The Wisconsin Department of Transportation and the City of Fort Atkinson have taken the first steps toward two major road projects — reconstruction of the Robert Street bridge and repaving Riverside Drive.
Both projects have become more and more necessary as the years go on, according to city engineer Andy Selle. Riverside Drive has not been repaved since the 1970s and the Robert Street bridge has been in need of a deck replacement for several years.
The bridge project has been slated for 2023 and the Riverside Drive project is set for 2025.
At its meeting Tuesday night, the Fort Atkinson City Council approved agreements with the DOT for both projects.
In addition to replacing a crumbling deck on the Robert Street bridge, Selle said, the plan will include other much-needed improvements — increased pedestrian safety and a better traffic pattern.
“Our insistence has been improving pedestrian safety,” Selle said. “The DOT didn’t feel they could do much beyond widening the existing sidewalk one foot; we found that unacceptable.”
Ultimately, the city and state worked out a structurally sound way to add a 10-foot sidewalk with a barrier on the east side of the bridge, Selle said.
Selle said the bridge also is one of the city’s major traffic choke points, with a long line forming to turn left from the bridge westbound onto Riverside Drive (State Highway 106). The best way to handle this is cutting the bridge from four lanes to two.
“To deal with the traffic issues, we need to deal with lane reductions,” Selle said.
Pending a state-mandated traffic study, the tentative idea is to reduce the bridge to one lane going both directions, while adding a left turn lane with an arrow at the intersection, Selle said. This hopefully will reduce traffic and make the intersection safer, Selle said.
“I think we can make significant improvements without a lot of money or infrastructure,” Selle said.
The required traffic study frustrated some council members as a bureaucratic roadblock, especially member Mason Becker.
“It’s frustrating to spend $15,000 to tell us what we already know,” Becker said.
But, Selle said, the state will reimburse the city for 75 percent of the study’s costs and “engineers are very cautious and detailed.”
Because the bridge includes U.S. Highway 12, the costs of maintaining the bridge fall to the city, while the costs of major rehabilitation fall to the state and federal government.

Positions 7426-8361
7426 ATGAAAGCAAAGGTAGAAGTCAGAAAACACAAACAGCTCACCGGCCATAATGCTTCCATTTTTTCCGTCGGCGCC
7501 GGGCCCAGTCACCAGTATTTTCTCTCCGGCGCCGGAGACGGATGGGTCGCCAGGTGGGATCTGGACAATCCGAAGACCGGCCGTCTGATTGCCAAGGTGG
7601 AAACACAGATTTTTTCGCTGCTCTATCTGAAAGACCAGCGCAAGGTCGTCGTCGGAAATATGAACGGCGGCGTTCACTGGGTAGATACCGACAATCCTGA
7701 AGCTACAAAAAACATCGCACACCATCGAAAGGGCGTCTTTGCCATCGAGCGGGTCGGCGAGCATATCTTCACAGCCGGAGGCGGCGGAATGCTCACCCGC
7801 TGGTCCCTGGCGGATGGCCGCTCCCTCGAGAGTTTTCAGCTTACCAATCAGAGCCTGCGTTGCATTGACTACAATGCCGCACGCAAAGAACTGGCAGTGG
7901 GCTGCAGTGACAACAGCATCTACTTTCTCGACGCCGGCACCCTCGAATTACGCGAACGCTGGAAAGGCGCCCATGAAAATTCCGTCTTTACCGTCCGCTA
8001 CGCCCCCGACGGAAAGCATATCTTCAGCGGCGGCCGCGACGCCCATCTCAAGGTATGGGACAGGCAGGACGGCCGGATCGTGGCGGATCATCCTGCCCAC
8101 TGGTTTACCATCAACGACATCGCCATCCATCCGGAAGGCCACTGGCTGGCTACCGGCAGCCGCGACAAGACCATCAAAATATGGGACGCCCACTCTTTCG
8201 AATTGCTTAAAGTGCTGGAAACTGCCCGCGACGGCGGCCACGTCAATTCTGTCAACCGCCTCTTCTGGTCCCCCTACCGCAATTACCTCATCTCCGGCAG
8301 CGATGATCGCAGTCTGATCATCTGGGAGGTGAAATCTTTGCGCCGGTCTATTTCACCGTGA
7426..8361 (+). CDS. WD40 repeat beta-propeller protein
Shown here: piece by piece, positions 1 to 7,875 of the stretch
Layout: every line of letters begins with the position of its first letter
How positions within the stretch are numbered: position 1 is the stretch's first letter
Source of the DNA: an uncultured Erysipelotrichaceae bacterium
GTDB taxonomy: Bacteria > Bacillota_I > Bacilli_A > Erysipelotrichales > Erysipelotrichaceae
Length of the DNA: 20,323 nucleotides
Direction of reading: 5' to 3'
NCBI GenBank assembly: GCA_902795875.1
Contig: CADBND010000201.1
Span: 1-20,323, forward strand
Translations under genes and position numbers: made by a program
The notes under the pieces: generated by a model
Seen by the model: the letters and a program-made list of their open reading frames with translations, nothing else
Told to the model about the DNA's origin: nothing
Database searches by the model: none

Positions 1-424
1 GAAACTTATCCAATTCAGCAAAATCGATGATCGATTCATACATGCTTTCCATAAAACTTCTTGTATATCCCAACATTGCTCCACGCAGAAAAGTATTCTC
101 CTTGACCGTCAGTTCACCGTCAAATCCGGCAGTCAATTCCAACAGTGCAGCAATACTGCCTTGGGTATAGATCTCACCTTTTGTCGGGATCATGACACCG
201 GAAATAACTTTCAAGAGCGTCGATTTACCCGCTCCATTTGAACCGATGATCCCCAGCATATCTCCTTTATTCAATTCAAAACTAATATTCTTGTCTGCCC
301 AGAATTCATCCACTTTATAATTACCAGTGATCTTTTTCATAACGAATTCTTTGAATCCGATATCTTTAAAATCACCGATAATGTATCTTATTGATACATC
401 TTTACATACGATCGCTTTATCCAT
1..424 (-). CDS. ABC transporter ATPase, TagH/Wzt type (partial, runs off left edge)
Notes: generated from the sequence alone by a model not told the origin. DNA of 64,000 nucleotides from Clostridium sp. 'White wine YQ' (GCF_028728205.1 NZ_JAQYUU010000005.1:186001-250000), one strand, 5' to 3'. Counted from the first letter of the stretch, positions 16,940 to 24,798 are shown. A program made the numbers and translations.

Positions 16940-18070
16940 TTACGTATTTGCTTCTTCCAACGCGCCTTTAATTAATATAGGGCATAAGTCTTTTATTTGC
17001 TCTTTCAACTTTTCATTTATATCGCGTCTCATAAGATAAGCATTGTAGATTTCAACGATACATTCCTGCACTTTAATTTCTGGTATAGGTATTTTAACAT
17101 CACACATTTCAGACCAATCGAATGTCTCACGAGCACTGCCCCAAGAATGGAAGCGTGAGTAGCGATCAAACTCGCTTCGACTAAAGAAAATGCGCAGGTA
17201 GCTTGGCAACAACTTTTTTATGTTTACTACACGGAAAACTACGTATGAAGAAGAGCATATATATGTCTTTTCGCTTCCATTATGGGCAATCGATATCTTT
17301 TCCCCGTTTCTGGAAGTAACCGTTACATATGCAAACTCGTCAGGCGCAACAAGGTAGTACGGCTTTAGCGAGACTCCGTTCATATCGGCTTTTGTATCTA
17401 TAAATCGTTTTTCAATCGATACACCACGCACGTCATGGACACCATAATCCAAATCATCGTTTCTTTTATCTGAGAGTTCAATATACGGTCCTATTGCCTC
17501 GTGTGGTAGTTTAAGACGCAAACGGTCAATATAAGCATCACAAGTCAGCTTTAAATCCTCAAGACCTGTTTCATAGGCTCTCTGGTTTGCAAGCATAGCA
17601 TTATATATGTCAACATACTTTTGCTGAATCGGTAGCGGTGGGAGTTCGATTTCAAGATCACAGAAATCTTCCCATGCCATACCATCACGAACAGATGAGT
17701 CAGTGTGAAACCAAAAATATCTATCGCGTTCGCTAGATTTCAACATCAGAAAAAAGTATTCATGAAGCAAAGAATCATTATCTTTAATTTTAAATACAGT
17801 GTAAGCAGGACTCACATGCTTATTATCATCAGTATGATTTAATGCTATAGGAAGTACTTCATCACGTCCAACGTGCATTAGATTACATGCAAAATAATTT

Turning left from the Robert Street bridge, Riverside Drive’s repaving has been on Selle’s agenda for a while.
“This has been a long time coming,” Selle said. “I’ve been trying since 2015 to get work scheduled. It’ll be nice to get moving on this.”
Riverside Drive, which is nearing the half-century mark since its last repaving, is stretched thin, according to Selle. Because of this, the city has made a “concerted effort” to work with the DOT on scheduling work.
“At a certain point, they aren’t worth putting any more money into,” Selle said. “That’s where Riverside Drive is at.”
The project, which will include a “significant financial contribution” from the state for design and construction costs, also will accommodate other city needs for the area. The project will include the city’s replacement of the water distribution system — which was installed in that area in the 1920s — as well as updates to the stormwater system and leave space for a potential bike path along the Rock River.
The current estimated cost for the entire project is $4,721,200, with more than $3 million of the funds coming from the state and federal governments.
The 2025 date seemed a long way off for Becker, but he echoed Selle in saying it was good to get moving finally.
“I wish it were sooner than five years, but it’s nice to get a date on it,” Becker said.
The bridge and repavement projects aren’t the only things on Selle’s agenda. He said he’d like to get work completed on Whitewater Avenue soon and the needs of South Third Street have yet to be addressed.
But, Selle said, plans for both scheduled projects are rapidly evolving. The Riverside Drive project is expected to be completed by 2026 and the bridge project, starting in 2023, is expected to take six months.